• Most rural smallholders, even in the major agricultural areas of the country, are net buyers of maize throughout the year, and are directly hurt by higher maize prices. In the 22 agricultural districts examined, 52% of farmers were net maize buyers.

About 16% of the farm households neither purchased nor sold maize, and the other 32% were net sellers of maize. Less than 9% of the households both bought and sold maize in the same year, and almost all of these were net buyers. However, there were great variations in these figures across regions.

• Kenya’s marketed maize output comes from a relatively small portion of the farm population. Ten percent of the small-scale farmers accounted for 74% of the total maize sold by the small-scale farm sector. Of the 32% of smallholder farmers that were net sellers of maize, only half of them sold more than 10 bags of maize. These farmers are located primarily in the maize-surplus districts of Trans Zoia, Uasin Gishu, upper Kakamega, and Nakuru. When taking into account available data on large-scale farmers, we conclude that the top 10% of farms in the country account for 85% of the domestically marketed maize in Kenya.

• Low-income farm households in Kenya are more likely than high-income households to be net maize buyers. The combination of the NCPB price supports and the maize import tariff have served to raise local prices in Nairobi, Mombasa, and the eastern droughtaffected parts of the country by 250 - 500 Ksh per bag than would be the case without the import tariff. Hence, the maize import tariff is acting as a tax on the rural poor.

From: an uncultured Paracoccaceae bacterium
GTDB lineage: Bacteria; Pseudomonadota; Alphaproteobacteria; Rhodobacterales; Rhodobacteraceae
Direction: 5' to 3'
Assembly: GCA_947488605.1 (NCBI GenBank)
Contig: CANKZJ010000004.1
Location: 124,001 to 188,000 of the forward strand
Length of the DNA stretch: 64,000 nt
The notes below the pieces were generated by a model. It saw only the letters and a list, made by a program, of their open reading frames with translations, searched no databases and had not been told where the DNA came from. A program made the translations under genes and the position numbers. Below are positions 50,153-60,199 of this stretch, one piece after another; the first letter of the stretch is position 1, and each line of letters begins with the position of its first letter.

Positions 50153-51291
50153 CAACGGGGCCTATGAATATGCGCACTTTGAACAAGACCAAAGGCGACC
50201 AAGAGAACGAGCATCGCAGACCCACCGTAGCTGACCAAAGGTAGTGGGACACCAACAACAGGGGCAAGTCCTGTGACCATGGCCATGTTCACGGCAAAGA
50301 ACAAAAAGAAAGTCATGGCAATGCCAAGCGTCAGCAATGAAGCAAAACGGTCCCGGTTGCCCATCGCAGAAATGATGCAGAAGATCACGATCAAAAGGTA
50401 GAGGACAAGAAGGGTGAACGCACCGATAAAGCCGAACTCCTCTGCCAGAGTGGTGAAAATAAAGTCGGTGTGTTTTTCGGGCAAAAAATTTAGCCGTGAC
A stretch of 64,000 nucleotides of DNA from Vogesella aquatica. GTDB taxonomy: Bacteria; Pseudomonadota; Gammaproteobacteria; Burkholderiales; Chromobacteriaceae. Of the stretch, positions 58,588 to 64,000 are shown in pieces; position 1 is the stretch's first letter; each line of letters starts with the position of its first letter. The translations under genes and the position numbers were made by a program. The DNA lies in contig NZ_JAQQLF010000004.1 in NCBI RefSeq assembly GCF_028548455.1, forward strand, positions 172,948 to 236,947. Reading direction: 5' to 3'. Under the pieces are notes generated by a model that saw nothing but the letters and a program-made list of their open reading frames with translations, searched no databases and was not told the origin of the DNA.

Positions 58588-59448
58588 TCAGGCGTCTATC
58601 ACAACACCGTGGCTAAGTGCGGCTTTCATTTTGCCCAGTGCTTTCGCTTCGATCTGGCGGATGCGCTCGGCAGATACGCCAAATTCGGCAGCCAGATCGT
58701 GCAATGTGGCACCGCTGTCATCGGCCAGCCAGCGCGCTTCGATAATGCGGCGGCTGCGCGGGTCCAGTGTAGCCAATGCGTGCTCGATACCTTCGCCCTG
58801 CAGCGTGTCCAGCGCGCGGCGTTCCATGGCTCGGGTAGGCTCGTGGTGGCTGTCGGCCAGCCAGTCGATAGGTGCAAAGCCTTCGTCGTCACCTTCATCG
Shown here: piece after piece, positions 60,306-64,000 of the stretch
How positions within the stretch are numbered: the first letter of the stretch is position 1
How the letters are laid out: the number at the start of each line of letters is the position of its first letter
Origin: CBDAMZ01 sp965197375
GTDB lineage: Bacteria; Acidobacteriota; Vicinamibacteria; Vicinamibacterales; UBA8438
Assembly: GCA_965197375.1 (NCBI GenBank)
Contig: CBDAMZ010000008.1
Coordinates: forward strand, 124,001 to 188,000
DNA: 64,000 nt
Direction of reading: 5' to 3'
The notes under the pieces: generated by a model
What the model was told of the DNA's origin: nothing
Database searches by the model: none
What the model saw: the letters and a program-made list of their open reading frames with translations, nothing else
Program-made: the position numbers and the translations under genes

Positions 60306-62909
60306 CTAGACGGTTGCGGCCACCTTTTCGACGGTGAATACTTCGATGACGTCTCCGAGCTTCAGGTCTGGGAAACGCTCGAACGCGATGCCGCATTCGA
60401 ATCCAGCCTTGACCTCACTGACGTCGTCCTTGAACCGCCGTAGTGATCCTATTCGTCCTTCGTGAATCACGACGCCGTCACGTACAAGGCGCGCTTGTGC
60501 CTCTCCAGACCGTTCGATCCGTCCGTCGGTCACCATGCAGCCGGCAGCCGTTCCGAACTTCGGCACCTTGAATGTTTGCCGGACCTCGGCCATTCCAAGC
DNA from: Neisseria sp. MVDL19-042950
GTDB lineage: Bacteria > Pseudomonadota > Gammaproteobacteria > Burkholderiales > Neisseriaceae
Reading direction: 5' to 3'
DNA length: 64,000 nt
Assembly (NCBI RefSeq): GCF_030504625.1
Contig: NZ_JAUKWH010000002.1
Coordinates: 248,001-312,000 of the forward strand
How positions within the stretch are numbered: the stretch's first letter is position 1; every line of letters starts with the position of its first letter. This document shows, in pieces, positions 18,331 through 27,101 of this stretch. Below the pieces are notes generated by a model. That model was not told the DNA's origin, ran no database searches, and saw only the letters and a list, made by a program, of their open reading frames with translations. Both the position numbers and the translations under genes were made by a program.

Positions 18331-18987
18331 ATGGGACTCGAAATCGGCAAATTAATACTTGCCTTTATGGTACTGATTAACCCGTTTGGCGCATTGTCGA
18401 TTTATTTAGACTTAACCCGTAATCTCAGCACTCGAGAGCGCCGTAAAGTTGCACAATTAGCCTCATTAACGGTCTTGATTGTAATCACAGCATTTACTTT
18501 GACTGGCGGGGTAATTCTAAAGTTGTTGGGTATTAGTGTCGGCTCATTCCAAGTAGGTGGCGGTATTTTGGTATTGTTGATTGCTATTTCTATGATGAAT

• While reports in the local press would lead one to believe that Kenyan maize prices have been artificially depressed due to cheap imports, wholesale maize prices in Kenya are among the highest in the Eastern and Southern Africa region.

• The elimination of the maize import tariff would save Kenyan consumers an estimated Ksh 2,744 million (US$ 36.6 million) per year. Of this, urban consumers would save about 1,400 million (US$18.6 million) on their maize expenditures, while rural consumers would save about 1,344 million (US$17.9 million). To put these savings in perspective, the estimated US$36.6 million cost savings to consumers is about twice the value of the relief maize being imported by donors to alleviate food insecurity in Kenya.

These findings refute the conventional wisdom that most farmers want and benefit from high grain prices. Most farmers in most regions of the country derive the bulk of their cash income from a wide variety of crops and use this income to buy staple grain. In important respects, their views toward grain price levels are consistent with those of urban consumers. Dealing with the agricultural sector as if farmers are a homogeneous group with similar characteristics may give misleading impressions and can have consequences that go contrary to overall sectoral policy objectives.

However, there is a clear economic rationale for moderating extreme price fluctuations for a strategically important crop such as maize. Protection against extreme downside price risk has been a major problem in the liberalization period. The paper concludes by discussing alternative options for addressing the price instability and profitability issues for maize in Kenya.


Do Farmers Really Benefit From High Food Prices? Balancing Rural Interests in Kenya's Maize Pricing and Marketing Policy